And while CPS had already announced that masks would be required in the fall, debate on both sides of the school masking issue has been raging in the suburbs. A meeting of Villa Park’s School District 45 got contentious Tuesday night, with many of those in attendance refusing to wear masks.
“It’s horrific our children that they are injuring their own children with having to wear a mask,” attendee Bradley Donald said. “But even more horrific, you want to harm someone else’s child to have them have a mask on.”
A lobbyist for public school families statewide, Cassie Cresswell said she for one is glad the decision has been taken out of the hands of individual school districts.
“They are not epidemiologists, they are not immunologists. That’s not an area of expertise you should expect your school administration to have,” Cresswell said.
Both the Illinois Federation of Teachers and the Chicago Teachers Union today expressed their support for the governor’s mandate.
It used to be “no shirt, no shoes, no service,” but, with cases of COVID rising, some businesses are now saying “no shot, no service.”
Metro Chicago, a concert hall in Wrigleyville, just announced that anyone attending shows there will be required to show proof of vaccination, unlike Lollapalooza, which allowed unvaccinated people to enter by providing a current negative COVID test.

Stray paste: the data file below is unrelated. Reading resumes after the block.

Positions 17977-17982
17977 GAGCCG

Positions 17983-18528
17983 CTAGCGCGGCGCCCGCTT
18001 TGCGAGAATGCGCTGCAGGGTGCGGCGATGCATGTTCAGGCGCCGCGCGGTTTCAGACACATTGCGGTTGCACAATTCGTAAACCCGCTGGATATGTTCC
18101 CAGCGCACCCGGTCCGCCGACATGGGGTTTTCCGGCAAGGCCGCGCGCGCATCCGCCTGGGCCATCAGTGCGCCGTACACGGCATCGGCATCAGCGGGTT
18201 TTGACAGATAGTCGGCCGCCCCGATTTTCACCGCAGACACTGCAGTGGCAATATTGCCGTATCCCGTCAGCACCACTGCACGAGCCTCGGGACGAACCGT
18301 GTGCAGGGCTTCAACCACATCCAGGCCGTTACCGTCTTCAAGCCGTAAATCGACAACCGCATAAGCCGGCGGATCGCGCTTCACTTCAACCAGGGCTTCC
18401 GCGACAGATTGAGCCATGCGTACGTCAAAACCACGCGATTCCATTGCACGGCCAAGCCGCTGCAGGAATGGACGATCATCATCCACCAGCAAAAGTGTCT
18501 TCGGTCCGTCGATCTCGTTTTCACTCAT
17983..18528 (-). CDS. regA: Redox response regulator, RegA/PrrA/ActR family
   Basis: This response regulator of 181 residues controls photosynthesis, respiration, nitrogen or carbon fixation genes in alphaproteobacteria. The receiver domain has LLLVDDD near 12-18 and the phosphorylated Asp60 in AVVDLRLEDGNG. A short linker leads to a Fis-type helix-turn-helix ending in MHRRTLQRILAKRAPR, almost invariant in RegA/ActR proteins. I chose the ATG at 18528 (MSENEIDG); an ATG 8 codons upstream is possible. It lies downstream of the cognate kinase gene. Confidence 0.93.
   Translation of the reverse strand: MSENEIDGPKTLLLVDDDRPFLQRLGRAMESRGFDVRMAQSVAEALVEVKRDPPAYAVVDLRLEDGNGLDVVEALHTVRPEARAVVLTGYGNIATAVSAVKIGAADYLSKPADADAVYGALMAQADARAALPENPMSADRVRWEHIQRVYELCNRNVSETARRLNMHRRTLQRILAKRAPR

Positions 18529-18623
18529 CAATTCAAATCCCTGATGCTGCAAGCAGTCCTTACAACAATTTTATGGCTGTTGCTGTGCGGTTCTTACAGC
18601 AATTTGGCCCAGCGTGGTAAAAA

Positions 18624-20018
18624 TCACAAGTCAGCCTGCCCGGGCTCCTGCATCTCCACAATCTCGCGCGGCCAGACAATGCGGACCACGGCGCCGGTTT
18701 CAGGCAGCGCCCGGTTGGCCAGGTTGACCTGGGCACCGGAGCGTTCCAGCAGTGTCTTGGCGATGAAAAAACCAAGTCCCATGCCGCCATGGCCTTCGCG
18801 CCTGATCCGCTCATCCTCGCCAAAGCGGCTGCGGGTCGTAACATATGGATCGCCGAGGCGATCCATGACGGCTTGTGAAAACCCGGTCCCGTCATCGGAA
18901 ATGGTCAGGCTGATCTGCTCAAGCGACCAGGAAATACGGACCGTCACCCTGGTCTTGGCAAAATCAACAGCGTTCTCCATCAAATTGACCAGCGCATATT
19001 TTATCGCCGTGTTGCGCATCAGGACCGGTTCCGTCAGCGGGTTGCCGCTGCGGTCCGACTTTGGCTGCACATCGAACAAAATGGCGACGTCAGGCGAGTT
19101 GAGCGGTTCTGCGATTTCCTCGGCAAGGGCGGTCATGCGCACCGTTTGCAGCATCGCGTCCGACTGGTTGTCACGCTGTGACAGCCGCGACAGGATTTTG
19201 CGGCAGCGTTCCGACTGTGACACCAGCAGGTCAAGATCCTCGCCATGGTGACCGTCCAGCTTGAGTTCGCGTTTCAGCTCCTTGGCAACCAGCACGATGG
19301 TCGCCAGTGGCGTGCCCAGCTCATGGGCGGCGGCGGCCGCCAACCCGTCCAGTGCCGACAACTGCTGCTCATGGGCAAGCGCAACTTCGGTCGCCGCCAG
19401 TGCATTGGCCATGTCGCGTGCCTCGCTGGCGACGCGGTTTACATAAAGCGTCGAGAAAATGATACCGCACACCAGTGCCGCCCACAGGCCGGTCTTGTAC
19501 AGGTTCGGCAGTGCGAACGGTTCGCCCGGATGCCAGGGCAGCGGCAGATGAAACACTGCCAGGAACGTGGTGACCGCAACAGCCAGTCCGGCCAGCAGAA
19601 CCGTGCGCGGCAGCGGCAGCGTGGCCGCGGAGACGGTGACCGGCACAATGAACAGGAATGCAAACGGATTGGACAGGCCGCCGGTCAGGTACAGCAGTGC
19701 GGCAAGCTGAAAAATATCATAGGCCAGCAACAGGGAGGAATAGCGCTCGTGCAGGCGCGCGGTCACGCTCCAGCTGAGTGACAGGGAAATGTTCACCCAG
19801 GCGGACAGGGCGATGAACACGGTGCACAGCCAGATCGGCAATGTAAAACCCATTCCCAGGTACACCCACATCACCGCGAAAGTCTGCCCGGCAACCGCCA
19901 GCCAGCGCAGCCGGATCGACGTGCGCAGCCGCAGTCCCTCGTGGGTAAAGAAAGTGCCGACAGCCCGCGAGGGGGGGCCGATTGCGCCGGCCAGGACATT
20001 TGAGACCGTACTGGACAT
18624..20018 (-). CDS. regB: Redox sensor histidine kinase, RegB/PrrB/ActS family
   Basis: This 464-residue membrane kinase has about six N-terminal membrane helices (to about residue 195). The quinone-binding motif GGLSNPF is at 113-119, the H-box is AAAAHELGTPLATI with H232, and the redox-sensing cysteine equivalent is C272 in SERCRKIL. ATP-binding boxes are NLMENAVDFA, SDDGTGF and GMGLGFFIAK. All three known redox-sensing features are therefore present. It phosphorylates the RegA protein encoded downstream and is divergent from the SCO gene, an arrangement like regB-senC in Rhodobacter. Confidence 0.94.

Metro also said patrons will be required to show a government-issued photo ID, and it’s recommended that everyone wear masks.
If you want to dine in restaurants and bars in NorthHalsted like D.S. Tequila Co. and Sidetrack, you better have proof of COVID vaccination, as it’s now required to get in.
More and more restaurants and nightclubs around the Chicago area are making that move as COVID cases once again surge, driven by the spread of the delta variant, especially in unvaccinated populations.
The move to require masks and ask for vaccination status is supported by Chicago Department of Public Health Commissioner Dr. Allison Arwady, even as she insisted the city has no plans yet to follow New York’s move to mandate proof of vaccination for all indoor dining and fitness centers.
“I want to thank them for doing that. It is clearly one of the most important things they can do for reducing the risk for everybody in the restaurant,” Arwady said.
The city is working on a way for people to digitally prove their vaccination status.
“We have a lot of people who lose their cards,” Arwady explained. “We want people where there are settings that are wanting to either mandate vaccines or be checking vaccines as folks are coming in. I want to make that as technologically easy as possible in a way that protects everybody’s privacy.”
The Illinois Restaurant Association hopes individual restaurants will be allowed to make their own decisions, and pointed out that restaurants operating at high capacity or that are in neighborhoods with lower vaccination rates would be catastrophically affected by a vaccine mandate.
“We’re still behind,” said Sam Sanchez. “Every time you open the door and you’re not operating at 100%, you’re losing money.”